How to Leverage Customer Feedback

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rage-1015611_1920Customer feedback is a pot of gold to a business. Customers who care to provide feedback want you to succeed. Unfortunately, many businesses don’t do a good job in gathering the feedback and following through with concrete action. In order to leverage customer feedback to improve your business, you need to pay attention to the following.

Ask fewer questions

Keep the list of questions to a minimum. The longer the questionnaire, your customers are less willing to participate. Keep in mind that a customer feedback survey is different from a market research. You want to focus your questions on the specifics. A market research tends to be broad and general. For example, if you want to gather feedback on customer service, avoid questions on product features.

Do it promptly

Memory fades with time. The longer you wait, your customer would recall few details from the interaction. Their interest in providing feedback also diminishes with time. It is better to approach them when the details are still fresh in their mind. For example, have your support centre agent send the feedback survey immediately after the call. If you wait for a week, the response rate, as well as the thoroughness of the response, would not be as good.

Use an unbiased sample

It is important to get objective feedback from your customers as you want to know what’s not working and make adjustments. You don’t want to target those customers who would give a stellar review because it would make you look good. The feedback would be positive if indeed you have done a good job. For example, a technology company solicits feedback from customers in all market segments though the major accounts are their priorities.

Conduct regular surveys

Annual surveys don’t provide adequate information. It is difficult to make conclusive observations because there isn’t sufficient trending data for proper diagnosis. Many events would have taken place and affected the responses. It would be difficult to associate cause and effect. For example, an online retailer invites every shopper to provide feedback at the end of their session. It compiles the feedback every month. When there are major changes to the website, the company examines the results daily to ensure that issues are addressed quickly.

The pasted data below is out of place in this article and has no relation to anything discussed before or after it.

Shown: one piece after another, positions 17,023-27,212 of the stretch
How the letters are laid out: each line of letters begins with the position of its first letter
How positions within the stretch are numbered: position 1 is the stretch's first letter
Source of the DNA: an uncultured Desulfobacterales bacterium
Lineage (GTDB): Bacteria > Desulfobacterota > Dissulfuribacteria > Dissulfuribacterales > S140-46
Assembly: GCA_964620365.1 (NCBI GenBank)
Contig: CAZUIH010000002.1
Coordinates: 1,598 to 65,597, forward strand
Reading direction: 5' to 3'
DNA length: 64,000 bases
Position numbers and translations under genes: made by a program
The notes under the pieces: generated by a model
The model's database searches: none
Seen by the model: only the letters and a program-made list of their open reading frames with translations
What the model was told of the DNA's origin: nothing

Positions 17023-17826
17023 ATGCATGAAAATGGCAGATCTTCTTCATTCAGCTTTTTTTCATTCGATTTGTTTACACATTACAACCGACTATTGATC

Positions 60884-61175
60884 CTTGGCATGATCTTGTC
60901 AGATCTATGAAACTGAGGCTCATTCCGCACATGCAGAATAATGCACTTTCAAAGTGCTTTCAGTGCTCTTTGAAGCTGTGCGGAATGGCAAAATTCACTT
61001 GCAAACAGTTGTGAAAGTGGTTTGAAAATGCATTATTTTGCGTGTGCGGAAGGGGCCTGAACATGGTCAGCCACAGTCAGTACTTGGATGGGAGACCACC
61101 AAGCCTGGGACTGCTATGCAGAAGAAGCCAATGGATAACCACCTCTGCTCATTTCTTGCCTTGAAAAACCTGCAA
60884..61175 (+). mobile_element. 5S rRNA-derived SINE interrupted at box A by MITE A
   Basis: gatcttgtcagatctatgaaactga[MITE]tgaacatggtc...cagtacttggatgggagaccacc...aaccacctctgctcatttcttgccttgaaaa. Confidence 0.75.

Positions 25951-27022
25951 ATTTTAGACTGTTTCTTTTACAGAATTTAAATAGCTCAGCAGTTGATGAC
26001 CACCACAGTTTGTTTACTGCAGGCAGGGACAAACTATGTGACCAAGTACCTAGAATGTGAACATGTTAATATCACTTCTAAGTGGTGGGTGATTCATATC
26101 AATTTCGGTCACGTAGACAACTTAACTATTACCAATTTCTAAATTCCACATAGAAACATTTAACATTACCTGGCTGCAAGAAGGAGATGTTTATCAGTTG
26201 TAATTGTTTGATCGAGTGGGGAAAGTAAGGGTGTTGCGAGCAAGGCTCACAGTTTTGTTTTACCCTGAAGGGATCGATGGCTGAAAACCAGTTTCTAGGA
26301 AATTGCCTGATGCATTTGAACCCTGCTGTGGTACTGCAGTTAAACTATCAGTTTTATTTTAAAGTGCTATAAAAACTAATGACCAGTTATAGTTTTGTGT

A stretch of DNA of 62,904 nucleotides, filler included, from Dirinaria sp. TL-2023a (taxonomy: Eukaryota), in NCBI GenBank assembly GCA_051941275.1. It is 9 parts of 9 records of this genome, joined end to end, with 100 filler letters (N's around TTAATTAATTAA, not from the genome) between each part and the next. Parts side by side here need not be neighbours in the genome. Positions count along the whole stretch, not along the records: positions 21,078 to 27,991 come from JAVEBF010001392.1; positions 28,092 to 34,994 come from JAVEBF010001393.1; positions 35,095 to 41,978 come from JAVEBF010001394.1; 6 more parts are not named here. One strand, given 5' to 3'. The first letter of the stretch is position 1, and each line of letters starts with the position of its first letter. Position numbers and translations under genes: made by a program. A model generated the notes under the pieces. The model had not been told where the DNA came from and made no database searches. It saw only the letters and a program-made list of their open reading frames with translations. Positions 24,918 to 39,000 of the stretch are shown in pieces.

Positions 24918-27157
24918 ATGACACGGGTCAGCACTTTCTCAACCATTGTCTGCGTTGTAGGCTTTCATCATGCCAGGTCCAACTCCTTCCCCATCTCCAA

Follow up

Without follow up, you are missing opportunities to win back customers who are about to defect to the competition. Many businesses invest effort in creating the survey and gathering the responses. They fall short of committing to make the necessary changes to a cumbersome process, defiant workers, or dumb policies. You need to close the loop with the customers who provided input and work out a way to improve the situation. For example, the manager of the contact centre calls the customer who has an issue with the service received to understand the cause and subsequently, implement changes.

If you are serious about serving your customers well, you need to be disciplined in how you gather feedback, follow up, and commit to make a difference. Otherwise, the effort invested in conducting surveys is futile. Companies which are leaders in their industry leverage the customer feedback to enhance product and service offerings, operational processes, policies and even hone their positioning to stay ahead of their competition.

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